The spectre of strife looms ahead of UN indictments in 2005 Hariri murder
EYES INSIDE - THE MIDDLE EAST
Lebanon is an edgy place these days, as a UN-backed special tribunal prepares to charge suspects in the February 2005 bombing assassination of ex-Prime Minister Rafiq Hariri. If members of the Shiite militia and political party Hezbollah are among those indicted, some worry that this strategic, violence-prone country of 4.2 million could descend again into civil war.
Political assassinations were hardly new to Lebanon, often targeting influential journalists and politicians who'd spoken out against Syria's interference in their country. But the car bomb that killed Hariri and 22 others was on a different order of magnitude, requiring the smuggling of two tons of explosives into Lebanon and intimate knowledge of one of the Arab world's richest, and most well-protected, political leaders.
A recent, devastating Canadian Broadcasting Channel investigation brought out into the open an accusation of what had long been rumored in journalistic and political circles: members of Hezbollah – which has since entered mainstream politics -- carried out the assassination.
With suspicions originally focused on Syrian operators, the earliest hints of Hezbollah involvement emerged in August 2007 when the government announced the discovery of a private, parallel phone network operated by Hezbollah outside the realm of the government. Nine months later, the government announced its own investigation into the telecom network. Druze leader Walid Jumblatt, now allied with Hariri's son and current Prime Minister Saad Hariri, stated at the time that Hezbollah was using the private network to plan assassinations of senior political figures in Lebanon. Hezbollah said it required the network to protect the country from Israeli encroachment.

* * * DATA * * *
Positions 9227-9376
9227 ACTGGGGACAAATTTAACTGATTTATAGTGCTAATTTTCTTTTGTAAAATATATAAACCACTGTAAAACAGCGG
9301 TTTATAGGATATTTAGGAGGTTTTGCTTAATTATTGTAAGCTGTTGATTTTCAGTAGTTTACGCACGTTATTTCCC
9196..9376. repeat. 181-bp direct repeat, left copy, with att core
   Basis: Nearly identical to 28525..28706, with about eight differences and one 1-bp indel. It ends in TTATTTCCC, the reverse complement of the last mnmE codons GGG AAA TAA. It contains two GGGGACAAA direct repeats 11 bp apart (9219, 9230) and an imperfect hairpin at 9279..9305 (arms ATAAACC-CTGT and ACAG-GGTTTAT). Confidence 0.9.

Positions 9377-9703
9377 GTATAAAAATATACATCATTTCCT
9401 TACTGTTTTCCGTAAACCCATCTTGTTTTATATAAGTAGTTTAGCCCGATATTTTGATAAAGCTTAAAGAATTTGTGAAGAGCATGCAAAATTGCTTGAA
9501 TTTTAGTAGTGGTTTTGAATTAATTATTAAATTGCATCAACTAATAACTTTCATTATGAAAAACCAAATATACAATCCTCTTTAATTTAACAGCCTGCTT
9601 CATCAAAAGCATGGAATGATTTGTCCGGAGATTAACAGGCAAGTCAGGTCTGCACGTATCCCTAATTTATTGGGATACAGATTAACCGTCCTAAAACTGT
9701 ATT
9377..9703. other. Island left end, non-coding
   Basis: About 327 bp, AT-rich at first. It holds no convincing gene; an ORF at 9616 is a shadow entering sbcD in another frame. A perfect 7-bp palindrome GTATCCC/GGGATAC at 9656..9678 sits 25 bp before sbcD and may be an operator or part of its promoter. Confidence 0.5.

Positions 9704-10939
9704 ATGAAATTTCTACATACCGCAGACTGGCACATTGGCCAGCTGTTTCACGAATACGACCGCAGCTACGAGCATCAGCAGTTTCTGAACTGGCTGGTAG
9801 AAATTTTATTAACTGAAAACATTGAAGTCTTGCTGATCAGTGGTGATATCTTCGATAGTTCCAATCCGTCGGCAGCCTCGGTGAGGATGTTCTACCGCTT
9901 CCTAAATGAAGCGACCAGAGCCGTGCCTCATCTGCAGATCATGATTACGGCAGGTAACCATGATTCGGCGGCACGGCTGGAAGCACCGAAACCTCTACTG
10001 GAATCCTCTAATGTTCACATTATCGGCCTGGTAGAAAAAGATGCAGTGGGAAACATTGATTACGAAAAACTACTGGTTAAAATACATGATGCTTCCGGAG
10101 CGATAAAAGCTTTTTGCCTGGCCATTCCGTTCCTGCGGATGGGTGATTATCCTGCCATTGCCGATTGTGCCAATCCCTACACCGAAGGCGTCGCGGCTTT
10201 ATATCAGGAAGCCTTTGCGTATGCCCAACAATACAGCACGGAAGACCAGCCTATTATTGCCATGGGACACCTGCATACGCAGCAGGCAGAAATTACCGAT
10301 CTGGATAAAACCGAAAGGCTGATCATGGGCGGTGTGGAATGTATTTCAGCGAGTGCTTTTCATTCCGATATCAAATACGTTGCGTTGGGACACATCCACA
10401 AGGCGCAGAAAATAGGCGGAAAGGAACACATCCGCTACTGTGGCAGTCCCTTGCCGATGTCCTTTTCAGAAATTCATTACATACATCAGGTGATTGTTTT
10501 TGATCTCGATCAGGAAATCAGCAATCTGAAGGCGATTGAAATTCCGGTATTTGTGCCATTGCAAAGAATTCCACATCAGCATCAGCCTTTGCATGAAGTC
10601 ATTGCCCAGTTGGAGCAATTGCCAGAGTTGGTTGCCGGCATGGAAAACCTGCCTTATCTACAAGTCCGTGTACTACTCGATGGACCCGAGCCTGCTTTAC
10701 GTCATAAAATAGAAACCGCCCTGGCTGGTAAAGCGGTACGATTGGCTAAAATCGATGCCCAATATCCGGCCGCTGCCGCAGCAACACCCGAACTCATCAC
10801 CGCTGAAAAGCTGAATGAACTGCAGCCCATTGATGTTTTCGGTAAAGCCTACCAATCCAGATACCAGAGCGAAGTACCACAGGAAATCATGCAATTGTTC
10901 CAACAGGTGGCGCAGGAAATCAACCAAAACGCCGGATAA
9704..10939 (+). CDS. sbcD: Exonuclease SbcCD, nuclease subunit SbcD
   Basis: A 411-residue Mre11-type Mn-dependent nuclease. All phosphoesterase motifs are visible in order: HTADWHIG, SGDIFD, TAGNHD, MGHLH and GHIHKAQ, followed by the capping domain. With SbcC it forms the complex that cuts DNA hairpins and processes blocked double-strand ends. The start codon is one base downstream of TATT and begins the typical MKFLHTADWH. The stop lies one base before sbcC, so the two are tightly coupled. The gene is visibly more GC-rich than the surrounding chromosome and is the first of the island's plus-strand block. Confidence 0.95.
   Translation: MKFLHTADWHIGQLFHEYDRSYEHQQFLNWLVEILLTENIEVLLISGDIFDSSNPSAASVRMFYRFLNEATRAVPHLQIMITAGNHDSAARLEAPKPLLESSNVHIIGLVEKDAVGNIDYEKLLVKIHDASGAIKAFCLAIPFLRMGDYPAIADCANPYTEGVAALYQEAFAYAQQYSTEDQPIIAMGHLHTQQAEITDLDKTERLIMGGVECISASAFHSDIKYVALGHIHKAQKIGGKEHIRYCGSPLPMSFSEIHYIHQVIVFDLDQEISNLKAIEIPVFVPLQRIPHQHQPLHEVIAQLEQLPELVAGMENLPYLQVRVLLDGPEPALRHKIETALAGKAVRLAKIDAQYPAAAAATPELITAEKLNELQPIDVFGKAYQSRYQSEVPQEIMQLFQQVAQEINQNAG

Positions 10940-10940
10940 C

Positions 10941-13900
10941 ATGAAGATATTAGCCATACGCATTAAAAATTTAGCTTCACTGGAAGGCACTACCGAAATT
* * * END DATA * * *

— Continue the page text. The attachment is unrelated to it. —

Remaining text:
The probe of the bombing has had victims of its own. One of the investigators, a Lebanese army captain named Wissam Eid, had traced a short phone call from a Hezbollah member to his girlfriend, which led to a chain of cell phones used to coordinate the 2005 explosion. During a meeting with Hezbollah members to discuss the phone issue, Eid was warned that the matter involved national security and should drop his line of inquiry. In January 2008, two days after he approached the UN to share the breakthrough, Eid was killed in a car bombing.
As the UN Special Tribunal for Lebanon pressed on with its task, Hezbollah went public with its denunciation of the international court. The rhetoric continues to rise, as members just this week issued a typically ambiguous yet ominous warning that targeting Hezbollah "will only backfire for the parties behind it."
Hezbollah ("Party of God") is more than simply a heavily armed militia that rules parts of Beirut and south Lebanon with almost no interference from the state. Not only could its one million followers effectively shut down Lebanon in a matter of hours, which it demonstrated in 2008, it is also a major opposition party with a decisive vote in the Cabinet. And with Saad Hariri currently ruling without a clear popular majority, the standoff over the pending indictments has left his government deadlocked.